2. Victor M, Ropper AH. Degenerative Diseases of the Nervous System. Adams and Victor’s principles of neurology. MJ Wonsiewicz, MP Medina, M. Nazarow. 7th edition. The McGraw-Hill Companies, Inc. USA 2001:1109.
3. Knapp M. Knopmann D, Solomon P. et al. for the Tacrine Study Group. JAMA 274:985 (1994)
4. Eagger S, Lavy R, Sahakian B. Lancet 337:989 (1991)
5. Rogers S, Farlow M, Doody R, et al. and the Donepezil Study Group. Neurology 50:136 (1998)
6. Corey-Bloom J, Anand R, Veach J. for the ENA 713B352 Study Group. Int J Geriatr Psychopharmacol 1:55 (1998).
7. Sano M, Ernesto C, Thomas RG et al. New Engl J Med 336:1216 (1997).
8. Doody RS, Stevens JC, Beck Ren et al. Dubinsky RM, Haye JA , Gwyther L, Mohs RC, Thal LJ, Whitehouse PJ, DeKosky ST, Cummings JL. Neurology 56:1154 (2001).
9. Halliwell B. Drugs Aging 18:685 (2001).
10. Engelhart MJ, Geerlings MI, Ruitenberg A, et al. JAMA 287 (24):3223 (2002).
11. Storga D, Vrecko K, Birkmayer JGD, Reibnegger G. Neuroscience letters 203:29 (1996)
12. Pizzolato G, Chierichetti F, Fabbri M, et al. Neurology 47(4):1065 (1996).
13. Frisoni GB, Pizzolato G, Bianchetti A, et al. Act. Neurol Scand 89(3):199 (1994).
14. Kim SH, Vlkolinsky R, Cairns A, et al. Life Sci 68(24):2741 (2001).
15. Jacobs RW, Farivar N, Butcher LL. Neurosci Lett 53(1):39 (1985).
16. Gottfries CG. Clin. Neuropharmacol. 10:313 (1987).
17. Piccinin GL, Finali G, Piccirilli. Clin. Neuropharmacol 13:147 (1990).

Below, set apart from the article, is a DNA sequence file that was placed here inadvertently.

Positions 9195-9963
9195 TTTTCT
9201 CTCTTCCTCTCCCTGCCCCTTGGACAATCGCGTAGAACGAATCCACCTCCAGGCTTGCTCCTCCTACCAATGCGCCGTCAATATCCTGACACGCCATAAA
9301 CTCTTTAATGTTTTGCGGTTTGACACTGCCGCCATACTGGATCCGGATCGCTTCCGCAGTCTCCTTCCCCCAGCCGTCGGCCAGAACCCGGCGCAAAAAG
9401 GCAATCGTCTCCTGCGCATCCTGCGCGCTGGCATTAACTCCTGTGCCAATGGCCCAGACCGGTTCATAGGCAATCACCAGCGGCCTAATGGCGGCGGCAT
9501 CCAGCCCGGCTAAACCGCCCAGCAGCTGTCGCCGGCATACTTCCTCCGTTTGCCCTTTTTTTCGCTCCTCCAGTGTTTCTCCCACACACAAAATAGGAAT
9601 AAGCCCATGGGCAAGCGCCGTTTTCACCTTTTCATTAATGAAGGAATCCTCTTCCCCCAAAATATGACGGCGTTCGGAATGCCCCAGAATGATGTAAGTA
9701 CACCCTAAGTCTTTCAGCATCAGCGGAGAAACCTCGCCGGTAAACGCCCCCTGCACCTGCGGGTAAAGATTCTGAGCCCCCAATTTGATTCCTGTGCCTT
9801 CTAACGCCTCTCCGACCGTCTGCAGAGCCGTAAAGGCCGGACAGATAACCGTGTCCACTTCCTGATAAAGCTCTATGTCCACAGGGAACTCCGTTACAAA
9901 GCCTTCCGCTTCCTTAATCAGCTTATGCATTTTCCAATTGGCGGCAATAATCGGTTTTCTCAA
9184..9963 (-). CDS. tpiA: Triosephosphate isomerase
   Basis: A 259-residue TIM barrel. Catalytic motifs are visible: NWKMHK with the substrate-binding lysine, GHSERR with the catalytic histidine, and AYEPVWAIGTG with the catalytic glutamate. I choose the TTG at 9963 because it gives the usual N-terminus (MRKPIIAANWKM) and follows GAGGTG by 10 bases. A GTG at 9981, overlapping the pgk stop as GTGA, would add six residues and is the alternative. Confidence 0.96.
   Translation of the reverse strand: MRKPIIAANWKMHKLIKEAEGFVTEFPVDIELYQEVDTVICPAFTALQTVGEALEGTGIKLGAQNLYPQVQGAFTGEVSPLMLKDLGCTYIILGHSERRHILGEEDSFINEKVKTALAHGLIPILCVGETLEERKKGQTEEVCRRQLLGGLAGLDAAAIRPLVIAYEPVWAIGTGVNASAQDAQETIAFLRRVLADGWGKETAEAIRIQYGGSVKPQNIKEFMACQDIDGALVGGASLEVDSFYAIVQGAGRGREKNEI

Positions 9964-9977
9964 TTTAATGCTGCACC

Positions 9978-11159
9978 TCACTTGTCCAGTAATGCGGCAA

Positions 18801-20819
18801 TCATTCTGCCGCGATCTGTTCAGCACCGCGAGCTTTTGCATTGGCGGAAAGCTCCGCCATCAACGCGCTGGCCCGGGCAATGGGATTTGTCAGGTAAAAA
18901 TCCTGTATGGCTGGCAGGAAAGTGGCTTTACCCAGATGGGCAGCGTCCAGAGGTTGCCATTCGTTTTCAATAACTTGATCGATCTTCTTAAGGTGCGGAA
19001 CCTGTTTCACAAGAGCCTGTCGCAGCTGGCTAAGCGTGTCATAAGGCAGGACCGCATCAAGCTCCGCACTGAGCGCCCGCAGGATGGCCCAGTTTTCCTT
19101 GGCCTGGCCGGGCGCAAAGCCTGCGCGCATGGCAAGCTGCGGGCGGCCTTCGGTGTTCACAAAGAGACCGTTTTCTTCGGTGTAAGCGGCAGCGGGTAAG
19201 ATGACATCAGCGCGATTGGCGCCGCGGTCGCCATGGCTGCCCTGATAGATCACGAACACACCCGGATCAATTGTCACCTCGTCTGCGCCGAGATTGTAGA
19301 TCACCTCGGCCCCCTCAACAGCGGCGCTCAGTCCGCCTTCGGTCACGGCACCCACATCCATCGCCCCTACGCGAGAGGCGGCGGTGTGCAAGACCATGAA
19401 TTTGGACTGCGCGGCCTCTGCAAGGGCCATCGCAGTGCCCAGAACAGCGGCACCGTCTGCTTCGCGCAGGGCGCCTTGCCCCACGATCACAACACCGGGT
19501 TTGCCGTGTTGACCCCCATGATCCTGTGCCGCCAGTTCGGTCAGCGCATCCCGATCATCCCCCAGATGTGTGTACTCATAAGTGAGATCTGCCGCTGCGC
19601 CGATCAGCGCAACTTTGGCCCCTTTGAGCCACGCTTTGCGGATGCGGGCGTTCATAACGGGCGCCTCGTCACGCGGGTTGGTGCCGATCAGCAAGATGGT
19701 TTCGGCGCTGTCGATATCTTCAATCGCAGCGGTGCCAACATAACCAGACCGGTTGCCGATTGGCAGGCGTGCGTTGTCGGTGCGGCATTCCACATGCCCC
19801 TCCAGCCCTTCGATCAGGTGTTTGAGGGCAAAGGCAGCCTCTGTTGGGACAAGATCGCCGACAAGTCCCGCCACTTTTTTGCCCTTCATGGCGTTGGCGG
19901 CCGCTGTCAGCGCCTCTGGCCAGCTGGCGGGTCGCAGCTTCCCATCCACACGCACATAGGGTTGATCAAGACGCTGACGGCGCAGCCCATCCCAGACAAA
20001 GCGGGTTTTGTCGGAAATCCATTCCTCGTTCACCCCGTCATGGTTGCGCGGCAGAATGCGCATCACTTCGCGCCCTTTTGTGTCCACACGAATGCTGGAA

18. Stryer L. Oxidative Phosphorylation. In: WH Freeman and Comp ed. Biochemistry, 2nd ed. San Francisco: 1981:307-329.
19. Vrecko K, Storga D, Birkmayer JGD, et al. Bioch. Biophys. Acta 1361:59 (1997).
20. Vrecko K, Birkmayer JGD, Krainz J. J. Neural. Transm. (P-D Sect) 5:147 (1993).
21. Kuhn DM, Geddes TJ. Brain Res 933;1:85 (2002).
22. Rex A, Hentschke MP, Fink H. Pharmacol Toxicol 90(4):220 (2002).
23 Birkmayer JG, Vrecko C, Volc D, Birkmayer W. Acta Neurol Scand suppl 146:32 (1993).
24 Birkmayer W, Birkmayer JGD. Neuropharmacology 5:75 (1991).
25. Birkmayer JG. Ann Clin Lab Sci 26:1 (1996)
26. Lezak MD. Neuropsychological assessment. New York: Oxford University Press, 1995.
27. Brandt j. The Clinical Neuropsychologist 5:125 (1991).
28. Kay G. CogScreen – Aeromedical edition: professional manual. Odessa, FL: Psychological Assessment Resources, 1995.
29. Borkowski J, Bento A, Spreen O. Neuropsychologia 5:135 (1967).
30. Berg L, Hughes CO, Coben LA, et al. J Neurol Neurosurg Psychiatry 45:962 (1982).
31. Mayeux R, Sano M. N Engl Med 341:1670 (1999).
32. Forsyth LM, Preuss HG, MacDowell AL, Chiazze L, Jr., Birkmayer GD, Bellanti JA. Ann Allergy Asthma Immuol 82:185 (1999).
V. Demarin, MD, PhD
Sestre milosrdnice Univ Hosp 10 000 Zagreb, Croatia